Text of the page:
Door-to-door sales

If you don't want it, don't buy it

People may knock on your door trying to sell you things. It's illegal for the salesperson to bully you or use physical force to pressure you into buying. Don't feel you have to buy anything if you don't want to. Here is some advice on how to deal with door-to-door sales.

Aboriginal men sitting outside

How to handle door-to-door sales

It can be hard to know what to do when someone knocks on your door and asks you to buy something. Don't rush - take all the time you need to make your decision. Follow these tips:

  • Take time to think it through. Ask the salesperson for documents about the product and say you will think about it
  • Keep good records. Read and keep all the documents you are given and hold onto any receipts
  • Get help. If you are not happy with the goods, get some help from your state consumer affairs or fair trading office (see get help if you're not happy below for the list of offices)
  • Check they are licensed. If they are trying to sell you a financial product, ask the seller if they have an Australian financial services (AFS) licence and check that they are licensed by phoning ASIC's Indigenous Help Line on 1300 365 957 or ASIC's Infoline on 1300 300 630 or searching ASIC Connect's Professional Registers.

Video: Your Rights Mob Facebook page

Your Rights Mob facebook page video

Watch this NITV story on the new Facebook page, ACCC - Your Rights Mob. The page informs and empowers people to stand up for their rights because Aboriginal communities have been targeted by fraudulent scammers and the mob have had enough.

Don't feel pressured to buy

People sell their goods by going door to door because they think they will have a better chance of making a sale than they would in a shop. If someone comes to your house selling something you wouldn't buy in a shop, you should definitely not buy it.

Smart tip

Ask yourself: is this something I really need? Even if it is, you might get it cheaper in the shops.

There are rules that state how a door-to-door salesperson can behave. They are different for each state but generally salespeople:

  • Cannot come early in the morning or late at night
  • Cannot come on Sundays
  • Cannot use physical force or bully you into buying something
  • Have to give you a contract in writing and let you know about the cooling-off period
  • Must leave your house if you ask them

Case study: Pat buys something she doesn't want

A man came to Pat's house selling cleaning products. The man came into her house and stayed for an hour until Pat agreed to buy the products. After the man had gone she decided she didn't want the cleaning products - she only bought them so the man would leave her house. She contacted the fair trading office in her state to help her get a refund on her purchase.

For more information see your legal rights and listen to our audio segments on what to be aware of when you're shopping.

Use the cooling-off period

Two boys talkingDoor-to-door sales must offer a cooling-off period - a set timeframe in which you can return the goods and get your money back if you change your mind.

When the salesperson is selling you the goods, they have to let you know about the cooling-off period, which is normally between 5 to 10 days depending on which state you live. This means the salesperson cannot start work, or if you change your mind they must give back the money you paid for the product, within the cooling-off period.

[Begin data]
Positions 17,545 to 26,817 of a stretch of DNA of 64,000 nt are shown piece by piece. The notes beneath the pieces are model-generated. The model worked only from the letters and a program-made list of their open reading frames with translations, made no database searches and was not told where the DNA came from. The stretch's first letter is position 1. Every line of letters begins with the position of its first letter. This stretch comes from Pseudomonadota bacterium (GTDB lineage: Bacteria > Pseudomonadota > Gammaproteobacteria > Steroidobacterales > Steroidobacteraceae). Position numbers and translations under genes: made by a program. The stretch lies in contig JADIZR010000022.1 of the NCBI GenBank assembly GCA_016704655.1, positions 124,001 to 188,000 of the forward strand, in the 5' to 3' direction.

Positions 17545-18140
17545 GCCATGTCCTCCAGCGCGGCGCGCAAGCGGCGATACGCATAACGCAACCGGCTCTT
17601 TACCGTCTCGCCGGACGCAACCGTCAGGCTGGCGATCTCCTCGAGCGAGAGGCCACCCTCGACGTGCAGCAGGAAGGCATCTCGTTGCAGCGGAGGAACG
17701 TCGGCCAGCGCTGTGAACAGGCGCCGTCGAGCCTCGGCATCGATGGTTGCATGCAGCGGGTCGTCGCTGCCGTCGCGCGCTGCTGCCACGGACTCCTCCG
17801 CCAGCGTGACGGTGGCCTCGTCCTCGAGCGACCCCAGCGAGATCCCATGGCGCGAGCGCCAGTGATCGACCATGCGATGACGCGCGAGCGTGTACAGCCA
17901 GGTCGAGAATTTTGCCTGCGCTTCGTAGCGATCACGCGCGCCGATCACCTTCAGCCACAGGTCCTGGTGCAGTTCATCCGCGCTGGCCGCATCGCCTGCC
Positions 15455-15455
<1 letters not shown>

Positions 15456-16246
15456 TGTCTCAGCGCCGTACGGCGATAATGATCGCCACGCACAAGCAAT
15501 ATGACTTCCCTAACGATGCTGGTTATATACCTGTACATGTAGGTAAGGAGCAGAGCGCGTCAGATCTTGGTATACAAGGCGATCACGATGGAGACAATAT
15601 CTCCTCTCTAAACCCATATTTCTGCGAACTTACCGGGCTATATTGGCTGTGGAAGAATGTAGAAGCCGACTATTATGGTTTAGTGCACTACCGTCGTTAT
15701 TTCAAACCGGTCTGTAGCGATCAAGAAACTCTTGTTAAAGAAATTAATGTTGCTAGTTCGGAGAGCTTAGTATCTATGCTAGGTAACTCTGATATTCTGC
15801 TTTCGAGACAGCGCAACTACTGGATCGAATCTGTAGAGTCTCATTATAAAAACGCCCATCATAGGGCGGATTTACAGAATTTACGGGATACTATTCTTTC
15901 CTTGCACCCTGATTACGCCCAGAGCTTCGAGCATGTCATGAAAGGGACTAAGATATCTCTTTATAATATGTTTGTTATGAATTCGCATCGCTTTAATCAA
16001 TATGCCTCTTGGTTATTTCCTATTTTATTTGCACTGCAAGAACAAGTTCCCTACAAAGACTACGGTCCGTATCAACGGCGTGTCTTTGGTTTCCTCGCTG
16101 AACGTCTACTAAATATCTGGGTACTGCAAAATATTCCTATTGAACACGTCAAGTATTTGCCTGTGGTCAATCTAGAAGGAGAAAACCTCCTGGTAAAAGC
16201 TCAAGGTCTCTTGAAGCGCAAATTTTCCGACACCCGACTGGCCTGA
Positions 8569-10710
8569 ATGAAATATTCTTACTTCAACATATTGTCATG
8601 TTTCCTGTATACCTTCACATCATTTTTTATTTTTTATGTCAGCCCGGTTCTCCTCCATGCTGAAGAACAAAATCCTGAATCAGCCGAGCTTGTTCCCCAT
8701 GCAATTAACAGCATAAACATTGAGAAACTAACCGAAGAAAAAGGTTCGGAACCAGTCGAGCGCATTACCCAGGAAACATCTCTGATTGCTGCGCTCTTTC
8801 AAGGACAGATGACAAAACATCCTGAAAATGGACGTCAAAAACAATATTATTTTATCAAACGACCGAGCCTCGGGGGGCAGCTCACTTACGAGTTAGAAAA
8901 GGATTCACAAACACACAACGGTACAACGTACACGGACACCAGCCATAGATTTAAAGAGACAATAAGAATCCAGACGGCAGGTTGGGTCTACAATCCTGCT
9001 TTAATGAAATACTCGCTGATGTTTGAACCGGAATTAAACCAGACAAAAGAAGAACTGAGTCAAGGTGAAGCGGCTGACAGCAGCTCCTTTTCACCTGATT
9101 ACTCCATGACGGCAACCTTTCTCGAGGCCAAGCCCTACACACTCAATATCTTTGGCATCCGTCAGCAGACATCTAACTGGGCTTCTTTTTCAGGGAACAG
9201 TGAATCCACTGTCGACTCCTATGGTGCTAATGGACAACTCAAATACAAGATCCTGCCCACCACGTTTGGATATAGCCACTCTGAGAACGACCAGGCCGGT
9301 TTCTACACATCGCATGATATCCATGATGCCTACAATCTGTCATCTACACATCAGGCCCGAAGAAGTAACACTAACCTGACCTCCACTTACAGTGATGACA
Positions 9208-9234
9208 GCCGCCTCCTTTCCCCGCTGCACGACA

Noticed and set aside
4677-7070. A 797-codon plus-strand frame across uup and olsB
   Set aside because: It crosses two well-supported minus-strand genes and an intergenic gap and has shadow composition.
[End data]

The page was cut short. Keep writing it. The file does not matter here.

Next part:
If the door-to-door salesperson doesn't tell you about the cooling-off period, you are entitled to a longer cooling-off period.

Case study: Dan changes his mind

A door-to-door salesman came to Dan's house to sell him a mobile phone. Dan agreed to buy the mobile phone because the man told him it was a really good deal and he wouldn't be able to get it anywhere cheaper. A few days later, Dan went to a mobile phone shop and saw the same phone for half the price. He called his fair trading office, who told him that he could get a refund because he had changed his mind within the cooling-off period.

Get help if you're not happy

Man asking for adviceIf you feel like you have been pressured into buying something or you aren't happy with something you've bought, contact the fair trading agency in your state. These agencies can tell you more about the laws on door-to-door sales and whether or not you can get a refund.

Do Not Call Register

If you receive a lot of telemarketing and research calls you can sign up at the Do Not Call Register run by the Australian Communications and Media Authority (ACMA). This will reduce the number of telemarketing and research calls that you receive.

Video: It's okay to walk away

It's okay to walk away video

Watch this video from Consumer Protection WA on understanding your consumer rights. 

To avoid being tricked or pressured by high pressure sales tactics, put up a "Do Not Knock" sticker and get on the "Do Not Call" register. Contact your state's consumer agency when things go wrong.

Don't feel pressured into buying from a door-to-door salesperson. Read all the documents the salesperson gives you before you sign up, and if you don't want the product, don't buy it.

Related links

Aboriginal and Torres Strait Islander people are advised that this website may contain images and voices of deceased people.

Last updated: 07 Nov 2018